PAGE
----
His guests to date have been Salman Rushdie, Mary Gordon, Colin McGinn, Jeanette Winterson and Will Power. Some are believers and some are not. All are articulate and people of profound thought and reason. I rivetedted to the TV every Friday evening at 9 PM on PBS (channel 13 in the NY Metropolitan area). I believe you can either see or listen to the old interviews at the site I linked above. I highly recommend you catch them and those to be aired in the coming weeks.

Israel...The Palestinians...Is Reason and Dialog Possible?

I do not have a large following of readers, but those I have are thoughtful and reasonable people. It is with you and any others who wish to dialog in an open and respectful manner about an issue that is very dear to my heart. If you have "perused" (quotes are for one special reader and you know who you are) my blog, you know this to be true, as I have devoted a great deal of this blog to the subject of Israel, via pictures and journaling from a recent visit

I must start by saying that mine is not an unbiased viewpoint. For full disclosure, I am not only Jewish, but my husband is from Israel (born in Morocco). I went to Israel, as I have written before on this blog, for the first time at the very impressionable age of 16 for six weeks and since then I have been back innumerable times. I lived and worked there for almost two years in the 70's. I have spent time working on a kibbutz, I have studied in an ulpan for six months and worked in my field as a Speech Pathologist at Asaf HaRofe Hospital in Tzrifin for about six months. At that time I fulfilled a dream of mine by actually living in Jerusalem. I have traveled the country extensively, including parts of the Sinai in Egypt that were for a short period of time part of Israel ( Nuweiba, Dahab, Sharm el Sheikh, the ancient monastery of St. Katherine and- the climb of Mount Moses, also called Mt Horeb or Mt Sinai. I have crossed over to Jordan to visit the ancient city of Petra. Within Israel proper I have visited Tel Aviv, Jerusalem, Beersheva, Eilat, Haifa, Sefat, Ashkelon, Ashdod, Petach Tikvah, the Golan Heights (mostly in Givat. Yoav.), Nazareth, Bethlehem, Jericho, Hertzileah, Netanya and many other cities, towns, and villages in-between. So, I am no stranger to Israel.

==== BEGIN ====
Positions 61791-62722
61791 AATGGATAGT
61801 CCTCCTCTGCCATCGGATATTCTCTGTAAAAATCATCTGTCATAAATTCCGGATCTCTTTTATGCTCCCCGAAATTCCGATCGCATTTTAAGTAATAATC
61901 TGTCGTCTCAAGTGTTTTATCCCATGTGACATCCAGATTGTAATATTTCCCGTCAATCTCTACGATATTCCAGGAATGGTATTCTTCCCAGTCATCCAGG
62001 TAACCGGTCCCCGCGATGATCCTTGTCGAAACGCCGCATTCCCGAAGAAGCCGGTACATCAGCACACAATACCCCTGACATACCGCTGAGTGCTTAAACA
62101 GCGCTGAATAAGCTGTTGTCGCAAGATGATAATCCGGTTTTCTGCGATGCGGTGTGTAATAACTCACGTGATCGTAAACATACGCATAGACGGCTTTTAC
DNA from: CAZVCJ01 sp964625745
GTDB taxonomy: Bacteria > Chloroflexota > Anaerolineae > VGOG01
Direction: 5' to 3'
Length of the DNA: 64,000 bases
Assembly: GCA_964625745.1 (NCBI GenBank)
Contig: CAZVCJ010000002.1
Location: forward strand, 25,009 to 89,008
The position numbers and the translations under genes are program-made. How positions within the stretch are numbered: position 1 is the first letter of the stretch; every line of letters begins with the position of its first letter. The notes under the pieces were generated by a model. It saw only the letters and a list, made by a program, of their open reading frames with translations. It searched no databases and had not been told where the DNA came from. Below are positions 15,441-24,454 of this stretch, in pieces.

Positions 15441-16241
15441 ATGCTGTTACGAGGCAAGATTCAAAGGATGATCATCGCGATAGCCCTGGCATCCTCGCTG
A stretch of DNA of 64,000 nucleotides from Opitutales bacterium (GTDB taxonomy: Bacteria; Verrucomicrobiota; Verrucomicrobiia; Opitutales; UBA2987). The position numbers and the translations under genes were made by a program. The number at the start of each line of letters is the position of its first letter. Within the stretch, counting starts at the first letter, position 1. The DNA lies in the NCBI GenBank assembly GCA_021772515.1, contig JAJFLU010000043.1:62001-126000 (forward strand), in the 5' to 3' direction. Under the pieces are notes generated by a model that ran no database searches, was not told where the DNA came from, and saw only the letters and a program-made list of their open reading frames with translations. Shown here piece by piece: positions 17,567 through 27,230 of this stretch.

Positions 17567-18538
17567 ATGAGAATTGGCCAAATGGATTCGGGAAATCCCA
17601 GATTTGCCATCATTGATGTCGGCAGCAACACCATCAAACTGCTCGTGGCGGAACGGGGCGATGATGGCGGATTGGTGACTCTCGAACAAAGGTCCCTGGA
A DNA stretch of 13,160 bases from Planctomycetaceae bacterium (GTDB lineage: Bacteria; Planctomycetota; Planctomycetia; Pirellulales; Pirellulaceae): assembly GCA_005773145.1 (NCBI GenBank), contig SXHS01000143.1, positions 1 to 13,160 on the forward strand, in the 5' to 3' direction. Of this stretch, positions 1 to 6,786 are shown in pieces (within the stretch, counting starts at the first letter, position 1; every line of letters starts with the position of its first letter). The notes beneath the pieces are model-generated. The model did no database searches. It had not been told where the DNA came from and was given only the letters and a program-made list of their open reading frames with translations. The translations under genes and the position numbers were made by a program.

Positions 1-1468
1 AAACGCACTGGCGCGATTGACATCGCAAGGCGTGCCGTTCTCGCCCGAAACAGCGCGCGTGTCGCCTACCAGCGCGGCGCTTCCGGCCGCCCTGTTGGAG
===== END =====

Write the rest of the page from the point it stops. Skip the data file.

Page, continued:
And yet, I am not closed minded. I know there are at least two sides to every story and many viewpoints on every conflict. It is not always easy to maintain an open mind, but I pride myself in general on trying to keep one. Of course pro-Palestinian viewpoints are not new to me, but usually what I read and hear in the media and what I hear among many fellow Jews, is one sided, be it the Pro-Israel or Pro-Palestinian side. What I want to hear is how people can imagine peace being Pro-Both Sides. As far as I am concerned there has to be Peace some day. How that Peace will look, I do not know and am even a bit afraid to consider, but I know for certain that the only way for the bloodshed to end and for the Palestinians to live fruitful lives on their own land is that there must be Peace.

So, I ask you to answer these questions. Please consider them thoughtfully.

1. In your opinion, is Peace possible between Israel and the Palestinians?

2. What do you think Israel must relinquish in order to achieve Peace?

3. Knowing that historically all of the Arab nations and the Palestinian people have not wanted
the presence of a Jewish state in their midst, how can security for Israel be assured?
4. What do you think should happen with Jerusalem?

Map of Modern Day Israel


The March of the Gates in Central Park

Near the end of February 2005, I spent the day walking around Central Park in NYC, surrounded by varying shades of saffron and orange and watching the light change and glimmer as the sun played with these pieces of fabric. The biggest delight was in being amongst New Yorkers and others who were in the City to see this orange phenomenon, a gift given the city by the artists who made them, Christo and Jeanne-Claude, who had no other agenda but to give delight to the people of New York City. And according to the cab driver who took me back to Port Authority, The Gates did just that. He said he had not seen so many smiling people in a long, long time. He said he's going to miss The Gates when they come down in just a few days and he's going to miss the atmosphere they helped create. What a colorful and wondrous day!

I come matching the colorful spirit of the day... Posted by Hello

To see more of this wonderful saffron day, click here.